Clutter refers to items that are strewn about in a disorderly, disorganized manner. It’s a collection of things lying about in an untidy state. In many homes, clutter includes unused or broken items that are still lying about. Clutter doesn’t just make it difficult to find things and move about, it also has an effect on your mental health.
Your house probably has some degree of clutter if any of these statements resonate and ring true
- You own things that you no longer use or need like clothes that don’t fit and old electronic devices.
- You have a junk drawer of things you think you’ll at one point need but never use.
- You find yourself buying new items to replace the ones you’ve lost in your house.
- You lack access to certain spaces in your home.
- You are hesitant to have guests come over because of the messy state of your home.
Clutter can also be digital for example, a perpetually full email inbox or unorganized documents on your devices.
Mental health effects of clutter
Cluttered spaces make you feel more stressed. Studies show that people who describe their houses as cluttered had higher levels of the stress hormone known as cortisol. Cortisol is called the stress hormone because of the levels of cortisol in the body spike during periods of high stress. Another study found that women who reported more clutter in their homes had higher levels of cortisol throughout the day.
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For people already struggling with mental health issues such as anxiety and depression, clutter can function as a trigger impacting your mental health.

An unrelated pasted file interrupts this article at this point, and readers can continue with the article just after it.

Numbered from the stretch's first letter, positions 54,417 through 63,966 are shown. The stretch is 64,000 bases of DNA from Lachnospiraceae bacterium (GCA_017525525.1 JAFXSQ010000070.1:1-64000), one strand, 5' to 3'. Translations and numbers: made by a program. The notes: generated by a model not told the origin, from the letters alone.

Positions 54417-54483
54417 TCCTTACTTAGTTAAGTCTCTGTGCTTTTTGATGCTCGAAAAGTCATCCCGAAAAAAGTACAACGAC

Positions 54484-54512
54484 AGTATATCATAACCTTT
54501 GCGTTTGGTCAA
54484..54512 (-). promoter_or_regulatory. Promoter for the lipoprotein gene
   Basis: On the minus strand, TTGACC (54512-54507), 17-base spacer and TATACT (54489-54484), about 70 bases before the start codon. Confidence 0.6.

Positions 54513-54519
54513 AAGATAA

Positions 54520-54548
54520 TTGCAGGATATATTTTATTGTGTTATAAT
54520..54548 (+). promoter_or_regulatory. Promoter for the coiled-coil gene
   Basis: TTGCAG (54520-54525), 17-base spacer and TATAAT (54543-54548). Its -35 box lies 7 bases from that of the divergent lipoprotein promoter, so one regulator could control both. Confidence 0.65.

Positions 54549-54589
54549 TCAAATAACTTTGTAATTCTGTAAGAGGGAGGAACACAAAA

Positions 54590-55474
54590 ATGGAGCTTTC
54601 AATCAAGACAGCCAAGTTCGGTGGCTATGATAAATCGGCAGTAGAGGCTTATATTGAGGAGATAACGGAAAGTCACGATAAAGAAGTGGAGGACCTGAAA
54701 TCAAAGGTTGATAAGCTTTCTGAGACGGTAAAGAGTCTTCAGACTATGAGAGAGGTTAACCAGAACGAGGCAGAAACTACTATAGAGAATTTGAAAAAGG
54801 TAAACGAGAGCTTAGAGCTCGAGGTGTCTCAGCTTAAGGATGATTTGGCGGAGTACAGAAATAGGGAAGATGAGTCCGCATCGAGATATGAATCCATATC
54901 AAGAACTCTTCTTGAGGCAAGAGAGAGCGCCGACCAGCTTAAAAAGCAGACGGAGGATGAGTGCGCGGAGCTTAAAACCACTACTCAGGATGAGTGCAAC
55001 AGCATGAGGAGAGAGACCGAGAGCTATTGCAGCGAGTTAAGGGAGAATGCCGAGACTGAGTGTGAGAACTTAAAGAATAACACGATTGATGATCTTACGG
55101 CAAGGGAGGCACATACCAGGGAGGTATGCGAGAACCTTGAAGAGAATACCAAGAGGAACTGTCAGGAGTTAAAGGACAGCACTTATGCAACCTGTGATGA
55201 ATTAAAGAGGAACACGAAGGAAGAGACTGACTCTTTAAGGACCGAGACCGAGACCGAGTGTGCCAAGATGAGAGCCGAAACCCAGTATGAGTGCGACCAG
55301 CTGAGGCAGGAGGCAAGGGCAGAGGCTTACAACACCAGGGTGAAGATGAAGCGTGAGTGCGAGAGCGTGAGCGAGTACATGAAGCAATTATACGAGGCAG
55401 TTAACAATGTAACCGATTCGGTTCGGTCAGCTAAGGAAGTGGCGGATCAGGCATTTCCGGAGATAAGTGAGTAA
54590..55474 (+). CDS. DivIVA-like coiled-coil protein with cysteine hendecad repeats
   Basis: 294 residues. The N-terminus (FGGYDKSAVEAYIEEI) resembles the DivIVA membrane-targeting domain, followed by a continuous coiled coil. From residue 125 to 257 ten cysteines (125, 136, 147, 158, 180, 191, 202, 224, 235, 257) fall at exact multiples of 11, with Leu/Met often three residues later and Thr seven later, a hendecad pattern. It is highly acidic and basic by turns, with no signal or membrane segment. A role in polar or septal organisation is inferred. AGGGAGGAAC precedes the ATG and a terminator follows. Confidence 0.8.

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Physical clutter can lead to clutter in the mind negatively impacting your ability to focus. It has the effect of making your brain feel like it’s being pulled in too many directions so that you can’t give anything your full attention. Clutter can make it especially difficult for people who work from home to be productive. A cluttered environment can also decrease your sleep quality leading to a negative feedback loop.
People with cluttered homes tend to procrastinate on tasks. If you have to dig through a stack of papers before you start working, you are likely to procrastinate. The same applies to housework like doing the dishes or washing clothes, if you have piles of dishes or laundry, the task ahead can feel overwhelming so you just postpone the jobs you should be doing.
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The continuous clutter in a messy environment overstimulates the mind. Our brains can only process a certain amount of information at a time. Overstimulation has a negative impact on memory and cognitive function.
Lower subjective well-being
When your home is cluttered with too many things in a small space, your home environment begins to feel like your enemy, not your friend. It takes from your home that feeling of a safe retreat from the retreat of the chaos of the outside world.
One study found that people ate more unhealthy snacks when they were in a disorganized kitchen than when they were in an organized one. The students in the chaotic kitchen ate twice as many cookies as the ones in the orderly one.
There’s a sense of embarrassment and shame that comes with living in a cluttered home. This leads to people locking themselves in and not being as open to hosting guests which can lead to social isolation and loneliness. For people who live with others, clutter can make it difficult to decode other people’s emotional states. That means people who live in a cluttered house together have a decreased ability to accurately figure out how other people are feeling when seeing them in a cluttered space.
One study about perception in movies found that when the background of a scene is highly cluttered, viewers find it more difficult to interpret the emotional expressions on the faces of the characters.
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